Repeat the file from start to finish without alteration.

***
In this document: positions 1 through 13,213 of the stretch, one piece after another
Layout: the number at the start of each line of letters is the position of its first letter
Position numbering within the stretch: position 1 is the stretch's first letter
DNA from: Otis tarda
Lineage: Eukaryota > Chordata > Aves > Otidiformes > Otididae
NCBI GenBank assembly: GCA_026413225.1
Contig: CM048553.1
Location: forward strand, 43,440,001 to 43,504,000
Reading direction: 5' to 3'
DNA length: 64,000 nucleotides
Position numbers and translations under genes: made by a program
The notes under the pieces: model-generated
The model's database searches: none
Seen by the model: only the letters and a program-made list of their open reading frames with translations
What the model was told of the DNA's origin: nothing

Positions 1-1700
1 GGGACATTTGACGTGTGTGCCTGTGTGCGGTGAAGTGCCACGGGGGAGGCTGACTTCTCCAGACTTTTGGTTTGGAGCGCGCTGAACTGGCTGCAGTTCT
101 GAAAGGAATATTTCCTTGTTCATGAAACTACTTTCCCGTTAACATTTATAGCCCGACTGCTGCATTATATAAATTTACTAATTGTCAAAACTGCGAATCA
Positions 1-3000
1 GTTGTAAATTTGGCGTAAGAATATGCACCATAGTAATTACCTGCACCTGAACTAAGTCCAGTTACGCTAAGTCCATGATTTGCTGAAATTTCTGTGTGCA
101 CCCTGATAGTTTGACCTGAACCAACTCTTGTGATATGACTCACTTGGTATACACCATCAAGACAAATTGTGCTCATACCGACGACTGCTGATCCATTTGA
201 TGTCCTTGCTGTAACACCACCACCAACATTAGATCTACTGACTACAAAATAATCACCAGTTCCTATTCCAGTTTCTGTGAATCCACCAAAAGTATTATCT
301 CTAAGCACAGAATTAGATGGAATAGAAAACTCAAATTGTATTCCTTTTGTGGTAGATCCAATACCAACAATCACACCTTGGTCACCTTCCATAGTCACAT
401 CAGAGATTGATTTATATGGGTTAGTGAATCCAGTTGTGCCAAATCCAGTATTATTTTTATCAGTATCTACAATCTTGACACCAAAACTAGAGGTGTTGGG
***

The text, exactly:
In this document: positions 1 through 13,213 of the stretch, one piece after another
Layout: the number at the start of each line of letters is the position of its first letter
Position numbering within the stretch: position 1 is the stretch's first letter
DNA from: Otis tarda
Lineage: Eukaryota > Chordata > Aves > Otidiformes > Otididae
NCBI GenBank assembly: GCA_026413225.1
Contig: CM048553.1
Location: forward strand, 43,440,001 to 43,504,000
Reading direction: 5' to 3'
DNA length: 64,000 nucleotides
Position numbers and translations under genes: made by a program
The notes under the pieces: model-generated
The model's database searches: none
Seen by the model: only the letters and a program-made list of their open reading frames with translations
What the model was told of the DNA's origin: nothing

Positions 1-1700
1 GGGACATTTGACGTGTGTGCCTGTGTGCGGTGAAGTGCCACGGGGGAGGCTGACTTCTCCAGACTTTTGGTTTGGAGCGCGCTGAACTGGCTGCAGTTCT
101 GAAAGGAATATTTCCTTGTTCATGAAACTACTTTCCCGTTAACATTTATAGCCCGACTGCTGCATTATATAAATTTACTAATTGTCAAAACTGCGAATCA
Positions 1-3000
1 GTTGTAAATTTGGCGTAAGAATATGCACCATAGTAATTACCTGCACCTGAACTAAGTCCAGTTACGCTAAGTCCATGATTTGCTGAAATTTCTGTGTGCA
101 CCCTGATAGTTTGACCTGAACCAACTCTTGTGATATGACTCACTTGGTATACACCATCAAGACAAATTGTGCTCATACCGACGACTGCTGATCCATTTGA
201 TGTCCTTGCTGTAACACCACCACCAACATTAGATCTACTGACTACAAAATAATCACCAGTTCCTATTCCAGTTTCTGTGAATCCACCAAAAGTATTATCT
301 CTAAGCACAGAATTAGATGGAATAGAAAACTCAAATTGTATTCCTTTTGTGGTAGATCCAATACCAACAATCACACCTTGGTCACCTTCCATAGTCACAT
401 CAGAGATTGATTTATATGGGTTAGTGAATCCAGTTGTGCCAAATCCAGTATTATTTTTATCAGTATCTACAATCTTGACACCAAAACTAGAGGTGTTGGG